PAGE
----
Language is a powerful thing, and I understand some of the implications surrounding the debate over whether or not languages should be left to die out or not, though I admit the effects of such thing run much deeper than I am aware. For one thing, there are certain feelings, ideas, and concepts that cannot be adequately expressed in all languages. Secondly, language is a part of one's cultural identity. To allow a language to die out would be to cut one off from one's ancestors, and even one's immediate family. On the other hand, language is also a symbol of power and domination. The use of English, then, is a constant reminder of the colonizing of the African people. Although I don't think most South Africans are aware of this thing daily (particularly the youth), it is still a fact that resides in one's subconscious mind much the same as most white people in America do not wake up every day conscious of their skin color because they are part of the majority.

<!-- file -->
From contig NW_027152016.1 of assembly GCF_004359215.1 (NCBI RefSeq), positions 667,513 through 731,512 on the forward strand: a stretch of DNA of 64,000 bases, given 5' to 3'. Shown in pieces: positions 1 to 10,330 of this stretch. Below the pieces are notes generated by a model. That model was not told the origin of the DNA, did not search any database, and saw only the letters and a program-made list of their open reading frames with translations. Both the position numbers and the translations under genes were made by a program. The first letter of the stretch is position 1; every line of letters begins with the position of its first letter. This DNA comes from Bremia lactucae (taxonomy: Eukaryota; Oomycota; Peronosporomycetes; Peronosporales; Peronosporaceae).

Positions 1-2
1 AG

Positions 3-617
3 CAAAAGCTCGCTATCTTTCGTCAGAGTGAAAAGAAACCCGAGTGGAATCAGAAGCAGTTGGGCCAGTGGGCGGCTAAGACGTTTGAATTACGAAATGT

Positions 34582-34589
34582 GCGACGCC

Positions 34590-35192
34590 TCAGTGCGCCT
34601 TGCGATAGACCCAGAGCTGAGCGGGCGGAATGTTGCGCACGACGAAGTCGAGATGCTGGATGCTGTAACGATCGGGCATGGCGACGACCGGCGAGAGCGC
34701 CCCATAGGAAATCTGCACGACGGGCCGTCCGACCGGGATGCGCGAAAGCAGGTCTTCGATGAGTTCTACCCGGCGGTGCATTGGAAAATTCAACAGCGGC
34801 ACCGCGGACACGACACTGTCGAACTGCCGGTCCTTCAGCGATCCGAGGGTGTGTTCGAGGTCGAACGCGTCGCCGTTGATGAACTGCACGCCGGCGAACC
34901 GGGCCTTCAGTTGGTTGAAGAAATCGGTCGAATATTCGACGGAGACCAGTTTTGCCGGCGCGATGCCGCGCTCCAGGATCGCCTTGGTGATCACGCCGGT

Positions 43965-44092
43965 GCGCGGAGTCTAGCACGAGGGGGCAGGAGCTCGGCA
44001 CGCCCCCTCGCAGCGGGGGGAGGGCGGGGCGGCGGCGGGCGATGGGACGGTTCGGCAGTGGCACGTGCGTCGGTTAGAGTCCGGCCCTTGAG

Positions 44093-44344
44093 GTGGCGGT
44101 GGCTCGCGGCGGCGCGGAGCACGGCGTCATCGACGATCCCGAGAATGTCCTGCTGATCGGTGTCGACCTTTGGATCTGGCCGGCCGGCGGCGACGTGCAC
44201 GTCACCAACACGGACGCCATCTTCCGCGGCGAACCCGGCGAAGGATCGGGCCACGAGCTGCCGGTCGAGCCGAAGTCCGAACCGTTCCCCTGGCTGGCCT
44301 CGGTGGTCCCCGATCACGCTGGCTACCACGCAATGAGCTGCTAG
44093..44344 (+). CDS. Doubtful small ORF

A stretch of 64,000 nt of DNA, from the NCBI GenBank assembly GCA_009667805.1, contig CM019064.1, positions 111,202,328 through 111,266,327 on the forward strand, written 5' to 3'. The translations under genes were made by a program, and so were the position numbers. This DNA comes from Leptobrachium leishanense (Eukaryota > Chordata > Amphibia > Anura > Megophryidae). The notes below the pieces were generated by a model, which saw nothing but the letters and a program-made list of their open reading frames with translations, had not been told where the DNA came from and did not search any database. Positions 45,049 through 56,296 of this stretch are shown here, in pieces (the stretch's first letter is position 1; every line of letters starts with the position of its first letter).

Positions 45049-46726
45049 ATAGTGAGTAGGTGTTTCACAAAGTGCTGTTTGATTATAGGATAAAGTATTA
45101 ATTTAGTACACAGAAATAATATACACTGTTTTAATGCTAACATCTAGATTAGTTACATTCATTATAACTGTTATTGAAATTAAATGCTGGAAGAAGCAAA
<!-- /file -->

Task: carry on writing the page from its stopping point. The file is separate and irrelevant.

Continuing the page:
In short, the point is that apartheid's legacy is present at so many levels. You know, this shouldn't be surprising considering how recently apartheid was instituted. The thing that I still struggle to understand is how human beings can judge other human beings and decide that one is less human than he. Who are we to judge anyone? This is enough for tonight.

Saturday, February 20, 2010

Penguins and Baboons, oh my!

Prior to leaving for Cape Town, Grandma and Grandpa Bowen mailed me a newspaper article about the overwhelming presence of baboons in Cape Town and the concern this presents for the upcoming FIFA World Cup. Apparently the baboons like to get into cars whose windows are left rolled down, especially if there is food inside. I have been in Cape Town for five weeks now, and up until today I hadn’t seen a single baboon. But today after our hike out to the Cape of Good Hope, we had a couple of visitors at our picnic lunch. As we were sitting outside under the shade tree eating our paper bag lunches, I spotted a mother baboon with her baby on her back about 100 yards away from where I was sitting. Then, within five seconds, the same baboon swooped down from behind us and took Tina’s bagged lunch right out of her hands. I don’t think I’ve ever seen 15 Americans scream and spring from their seats so quickly. I don’t know what made us think the baboon was satisfied with just one bagged lunch; just as soon as we returned to our seats and got comfortable again, she made a second appearance, at which point we decided (and were told by the security guard) to move our picnic inside of our vehicle.